Experimental Astronomy

, Volume 45, Issue 2, pp 269–314 | Cite as

SARAS 2: a spectral radiometer for probing cosmic dawn and the epoch of reionization through detection of the global 21-cm signal

  • Saurabh Singh
  • Ravi Subrahmanyan
  • N. Udaya Shankar
  • Mayuri Sathyanarayana Rao
  • B. S. Girish
  • A. Raghunathan
  • R. Somashekar
  • K. S. Srivani
Original Article


The global 21-cm signal from Cosmic Dawn (CD) and the Epoch of Reionization (EoR), at redshifts \(z \sim 6-30\), probes the nature of first sources of radiation as well as physics of the Inter-Galactic Medium (IGM). Given that the signal is predicted to be extremely weak, of wide fractional bandwidth, and lies in a frequency range that is dominated by Galactic and Extragalactic foregrounds as well as Radio Frequency Interference, detection of the signal is a daunting task. Critical to the experiment is the manner in which the sky signal is represented through the instrument. It is of utmost importance to design a system whose spectral bandpass and additive spurious signals can be well calibrated and any calibration residual does not mimic the signal. Shaped Antenna measurement of the background RAdio Spectrum (SARAS) is an ongoing experiment that aims to detect the global 21-cm signal. Here we present the design philosophy of the SARAS 2 system and discuss its performance and limitations based on laboratory and field measurements. Laboratory tests with the antenna replaced with a variety of terminations, including a network model for the antenna impedance, show that the gain calibration and modeling of internal additive signals leave no residuals with Fourier amplitudes exceeding 2 mK, or residual Gaussians of 25 MHz width with amplitudes exceeding 2 mK. Thus, even accounting for reflection and radiation efficiency losses in the antenna, the SARAS 2 system is capable of detection of complex 21-cm profiles at the level predicted by currently favoured models for thermal baryon evolution.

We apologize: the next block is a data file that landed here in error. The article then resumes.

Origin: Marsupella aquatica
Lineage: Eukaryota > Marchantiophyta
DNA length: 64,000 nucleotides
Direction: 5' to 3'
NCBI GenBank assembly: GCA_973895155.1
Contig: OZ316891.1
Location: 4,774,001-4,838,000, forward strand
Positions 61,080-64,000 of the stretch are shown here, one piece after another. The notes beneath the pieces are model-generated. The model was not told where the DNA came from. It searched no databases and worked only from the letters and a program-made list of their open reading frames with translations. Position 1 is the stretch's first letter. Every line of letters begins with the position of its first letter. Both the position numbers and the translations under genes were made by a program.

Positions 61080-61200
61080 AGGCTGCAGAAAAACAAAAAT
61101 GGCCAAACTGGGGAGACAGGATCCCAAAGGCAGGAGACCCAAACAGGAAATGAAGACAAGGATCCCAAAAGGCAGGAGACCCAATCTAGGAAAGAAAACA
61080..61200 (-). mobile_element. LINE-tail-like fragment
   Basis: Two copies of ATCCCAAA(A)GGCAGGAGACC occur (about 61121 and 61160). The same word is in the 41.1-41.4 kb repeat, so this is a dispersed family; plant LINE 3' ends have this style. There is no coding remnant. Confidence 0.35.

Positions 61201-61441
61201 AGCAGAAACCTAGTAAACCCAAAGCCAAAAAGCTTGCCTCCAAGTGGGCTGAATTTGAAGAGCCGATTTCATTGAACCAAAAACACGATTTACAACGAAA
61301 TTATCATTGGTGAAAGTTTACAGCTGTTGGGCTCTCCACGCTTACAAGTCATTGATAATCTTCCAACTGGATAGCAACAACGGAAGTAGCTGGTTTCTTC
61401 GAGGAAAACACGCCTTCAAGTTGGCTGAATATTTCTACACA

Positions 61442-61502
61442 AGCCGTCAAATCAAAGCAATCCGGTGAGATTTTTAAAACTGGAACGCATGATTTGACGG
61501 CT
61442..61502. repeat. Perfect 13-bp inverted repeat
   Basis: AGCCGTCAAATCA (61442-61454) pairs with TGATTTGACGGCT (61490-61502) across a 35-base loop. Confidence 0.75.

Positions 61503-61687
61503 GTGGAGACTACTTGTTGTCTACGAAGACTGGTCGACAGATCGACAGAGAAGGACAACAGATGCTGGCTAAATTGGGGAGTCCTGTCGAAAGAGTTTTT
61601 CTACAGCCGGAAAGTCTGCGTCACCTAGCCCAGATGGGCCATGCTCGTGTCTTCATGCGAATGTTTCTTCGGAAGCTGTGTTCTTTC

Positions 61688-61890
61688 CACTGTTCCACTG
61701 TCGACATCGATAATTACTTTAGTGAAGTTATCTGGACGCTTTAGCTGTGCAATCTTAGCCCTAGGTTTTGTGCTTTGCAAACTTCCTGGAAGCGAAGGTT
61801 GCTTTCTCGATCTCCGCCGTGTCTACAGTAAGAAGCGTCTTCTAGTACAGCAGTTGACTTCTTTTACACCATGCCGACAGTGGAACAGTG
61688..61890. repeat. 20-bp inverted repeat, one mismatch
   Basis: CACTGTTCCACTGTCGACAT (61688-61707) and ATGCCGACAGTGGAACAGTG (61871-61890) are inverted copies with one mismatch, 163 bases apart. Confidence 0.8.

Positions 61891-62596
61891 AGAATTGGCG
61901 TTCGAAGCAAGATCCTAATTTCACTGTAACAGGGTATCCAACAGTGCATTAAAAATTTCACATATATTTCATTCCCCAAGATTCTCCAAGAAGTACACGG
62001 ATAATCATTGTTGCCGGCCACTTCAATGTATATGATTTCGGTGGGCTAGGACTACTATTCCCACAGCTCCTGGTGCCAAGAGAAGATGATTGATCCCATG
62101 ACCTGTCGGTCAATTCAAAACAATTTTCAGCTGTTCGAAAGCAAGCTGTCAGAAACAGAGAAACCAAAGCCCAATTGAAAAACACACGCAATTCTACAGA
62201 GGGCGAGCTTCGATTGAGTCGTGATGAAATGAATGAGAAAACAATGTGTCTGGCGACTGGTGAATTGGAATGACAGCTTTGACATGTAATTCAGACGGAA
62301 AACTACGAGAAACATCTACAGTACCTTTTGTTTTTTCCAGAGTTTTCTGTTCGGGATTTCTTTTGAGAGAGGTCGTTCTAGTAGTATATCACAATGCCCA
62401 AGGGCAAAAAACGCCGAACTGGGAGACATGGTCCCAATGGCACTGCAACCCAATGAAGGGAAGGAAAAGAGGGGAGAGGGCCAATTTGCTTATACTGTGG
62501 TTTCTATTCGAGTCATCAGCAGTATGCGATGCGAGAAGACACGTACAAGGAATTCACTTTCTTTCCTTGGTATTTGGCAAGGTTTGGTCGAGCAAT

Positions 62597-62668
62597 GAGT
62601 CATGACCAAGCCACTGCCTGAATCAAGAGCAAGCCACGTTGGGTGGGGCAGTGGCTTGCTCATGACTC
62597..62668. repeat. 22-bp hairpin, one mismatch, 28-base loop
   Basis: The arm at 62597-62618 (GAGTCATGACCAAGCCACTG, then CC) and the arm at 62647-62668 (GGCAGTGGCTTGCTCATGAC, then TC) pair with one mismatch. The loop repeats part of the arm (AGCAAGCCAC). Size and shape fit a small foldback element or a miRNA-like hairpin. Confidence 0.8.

Astronomical instrumentation Methods: observational Cosmic background radiation Cosmology: observations Dark ages Reionization First stars 



We thank the anonymous referee for their valuable comments and suggestions. We thank RRI Electronics Engineering Group, particularly Kasturi S., Madhavi S. and Kamini P. A., for their assistance in analog and digital receiver assembly. We also thank the Mechanical Engineering Group (RRI), led by Mohamed Ibrahim, for manufacturing the antenna along with construction of chassis and shielding cages for analog and digital receivers. Santosh Harish and Divya Jayasankar took an active role in developing real-time data acquisition software and system monitoring hardware respectively. We are grateful to the staff at the Gauribidanur Field Station led by Ashwathappa H.A. for providing excellent support in carrying out field tests and measurements.


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© Springer Science+Business Media B.V., part of Springer Nature 2018

Authors and Affiliations

  1. 1.Raman Research InstituteSadashivanagarIndia
  2. 2.Joint Astronomy ProgrammeIndian Institute of ScienceBangaloreIndia

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